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NORFOLK, VA. — A new leader took control of Marines in Europe and on the East Coast of the United States following a change of command in Virginia on Tuesday.
Lt. Gen. Robert B. Neller became the commander of U.S. Marine Corps Forces Command and U.S. Marine Corps Forces Europe during a ceremony at a parade field at Naval Station Norfolk.
U.S. Marine Corps Forces Command is responsible for training and providing Marines to combatant commanders around the world. U.S. Marine Corps Forces Europe is based in Stuttgart, Germany, and serves as the Marine component to U.S. European Command. About 119 Marines are stationed at the command’s headquarters in Germany.
Neller will be based in Norfolk — where his counterpart in the Navy is headquartered — and is directly responsible for between 50,000 about 58,000 Marines, depending upon the military exercise and reserve manpower in use. Most of those forces are based in North Carolina and South Carolina.
Gen. James Amos, commandant of the Marine Corps, said that while Neller is responsible for about 30 percent of all active-duty Marines, his impact will be felt well beyond that because the Marines under his command can be sent to Afghanistan or the Pacific, among other places not under his command.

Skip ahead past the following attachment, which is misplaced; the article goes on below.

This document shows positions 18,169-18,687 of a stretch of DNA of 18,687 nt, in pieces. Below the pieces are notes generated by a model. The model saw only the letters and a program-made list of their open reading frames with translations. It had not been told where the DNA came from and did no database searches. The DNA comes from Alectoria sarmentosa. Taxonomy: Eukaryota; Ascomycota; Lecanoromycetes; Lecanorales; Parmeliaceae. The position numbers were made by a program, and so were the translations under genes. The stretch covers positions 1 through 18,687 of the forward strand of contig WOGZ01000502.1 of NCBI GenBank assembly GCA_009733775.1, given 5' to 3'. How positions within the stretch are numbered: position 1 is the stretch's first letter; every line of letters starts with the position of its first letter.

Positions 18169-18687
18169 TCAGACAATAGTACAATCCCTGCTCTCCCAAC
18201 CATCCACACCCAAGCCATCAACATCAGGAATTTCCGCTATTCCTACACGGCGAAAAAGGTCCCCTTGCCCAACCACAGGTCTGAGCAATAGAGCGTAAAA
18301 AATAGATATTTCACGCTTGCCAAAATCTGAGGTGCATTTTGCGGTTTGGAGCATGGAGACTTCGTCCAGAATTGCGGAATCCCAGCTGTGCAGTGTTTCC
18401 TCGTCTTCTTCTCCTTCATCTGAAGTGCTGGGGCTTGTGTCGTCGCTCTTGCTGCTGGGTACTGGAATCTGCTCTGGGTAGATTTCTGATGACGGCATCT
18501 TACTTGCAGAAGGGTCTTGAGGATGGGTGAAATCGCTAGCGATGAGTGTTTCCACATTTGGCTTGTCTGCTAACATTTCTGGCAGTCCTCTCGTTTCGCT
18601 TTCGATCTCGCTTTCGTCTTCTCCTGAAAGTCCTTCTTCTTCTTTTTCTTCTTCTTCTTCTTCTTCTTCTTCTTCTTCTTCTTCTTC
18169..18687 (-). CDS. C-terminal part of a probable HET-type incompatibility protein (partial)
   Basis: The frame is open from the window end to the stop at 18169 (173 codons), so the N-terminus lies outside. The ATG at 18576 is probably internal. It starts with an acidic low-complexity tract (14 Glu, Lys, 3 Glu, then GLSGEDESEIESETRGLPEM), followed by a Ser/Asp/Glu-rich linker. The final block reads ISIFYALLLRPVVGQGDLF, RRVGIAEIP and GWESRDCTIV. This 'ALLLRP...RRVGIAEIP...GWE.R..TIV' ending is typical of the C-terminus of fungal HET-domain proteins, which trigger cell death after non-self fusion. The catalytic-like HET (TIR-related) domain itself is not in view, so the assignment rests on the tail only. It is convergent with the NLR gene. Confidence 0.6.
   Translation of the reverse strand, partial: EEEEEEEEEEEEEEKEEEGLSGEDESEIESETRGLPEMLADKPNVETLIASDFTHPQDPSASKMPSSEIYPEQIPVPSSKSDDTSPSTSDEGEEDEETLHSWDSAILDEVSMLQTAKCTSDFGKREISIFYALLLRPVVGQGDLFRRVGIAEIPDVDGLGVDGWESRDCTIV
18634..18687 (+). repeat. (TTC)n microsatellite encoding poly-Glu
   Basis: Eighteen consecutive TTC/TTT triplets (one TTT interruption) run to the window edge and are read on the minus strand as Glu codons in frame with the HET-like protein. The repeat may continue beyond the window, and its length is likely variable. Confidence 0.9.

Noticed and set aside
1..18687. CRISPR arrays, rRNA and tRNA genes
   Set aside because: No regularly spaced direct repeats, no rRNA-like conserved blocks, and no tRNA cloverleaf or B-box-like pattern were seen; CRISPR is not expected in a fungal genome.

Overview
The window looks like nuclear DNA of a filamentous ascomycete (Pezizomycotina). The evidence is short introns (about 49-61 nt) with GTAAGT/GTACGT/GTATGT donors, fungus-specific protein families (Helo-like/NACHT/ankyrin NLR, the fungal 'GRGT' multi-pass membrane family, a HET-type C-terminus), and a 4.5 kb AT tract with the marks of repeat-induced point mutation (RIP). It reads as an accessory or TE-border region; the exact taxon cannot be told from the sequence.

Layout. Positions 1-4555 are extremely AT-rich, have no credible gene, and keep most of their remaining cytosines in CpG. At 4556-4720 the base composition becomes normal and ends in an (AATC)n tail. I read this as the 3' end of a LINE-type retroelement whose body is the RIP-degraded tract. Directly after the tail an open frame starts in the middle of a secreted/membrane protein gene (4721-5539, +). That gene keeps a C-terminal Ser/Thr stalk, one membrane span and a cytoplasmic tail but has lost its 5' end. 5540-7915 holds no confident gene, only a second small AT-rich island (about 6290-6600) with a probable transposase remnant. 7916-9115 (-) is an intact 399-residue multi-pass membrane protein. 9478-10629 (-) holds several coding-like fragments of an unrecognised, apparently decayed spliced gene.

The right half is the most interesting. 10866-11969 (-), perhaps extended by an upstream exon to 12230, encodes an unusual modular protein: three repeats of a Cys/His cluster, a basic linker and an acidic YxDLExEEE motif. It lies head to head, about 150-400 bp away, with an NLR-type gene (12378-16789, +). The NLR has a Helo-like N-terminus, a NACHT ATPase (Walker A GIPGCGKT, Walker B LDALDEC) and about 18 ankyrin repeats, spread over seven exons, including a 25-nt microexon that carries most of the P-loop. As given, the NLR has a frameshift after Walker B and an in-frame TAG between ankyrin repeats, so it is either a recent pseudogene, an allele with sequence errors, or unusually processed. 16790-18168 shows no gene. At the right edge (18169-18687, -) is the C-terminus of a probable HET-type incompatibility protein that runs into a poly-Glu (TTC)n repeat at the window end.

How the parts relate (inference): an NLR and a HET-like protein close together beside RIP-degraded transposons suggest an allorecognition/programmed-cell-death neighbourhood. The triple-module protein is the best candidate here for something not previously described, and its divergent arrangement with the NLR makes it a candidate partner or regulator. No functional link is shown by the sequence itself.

Neller is originally from East Lansing, Michigan, and most recently served as commander of U.S. Marine Corps Forces Central Command. He had held that post since 2012 and was lauded by Amos for the relationship he built with the Navy’s Fifth Fleet commander, who was his counterpart in Central Command, and allies in the region.
“You’re here for a reason. No good deed shall go unpunished,” Amos joked. “You’ve become a man that can shoulder a heavy burden and we have a lot of heavy lifting left to do here.”
Neller said he planned to address the Marine community on Wednesday.
“There’s a lot going on, some bad, some good. But there’s always opportunity. There’s a pony in there somewhere, and we just got to dig it out,” he said.
Neller takes over from Lt. Gen. Richard T. Tryon, who is retiring after 44 years of service, including one year as the commander of U.S. Marine Corps Forces Command and U.S. Marine Corps Forces Europe.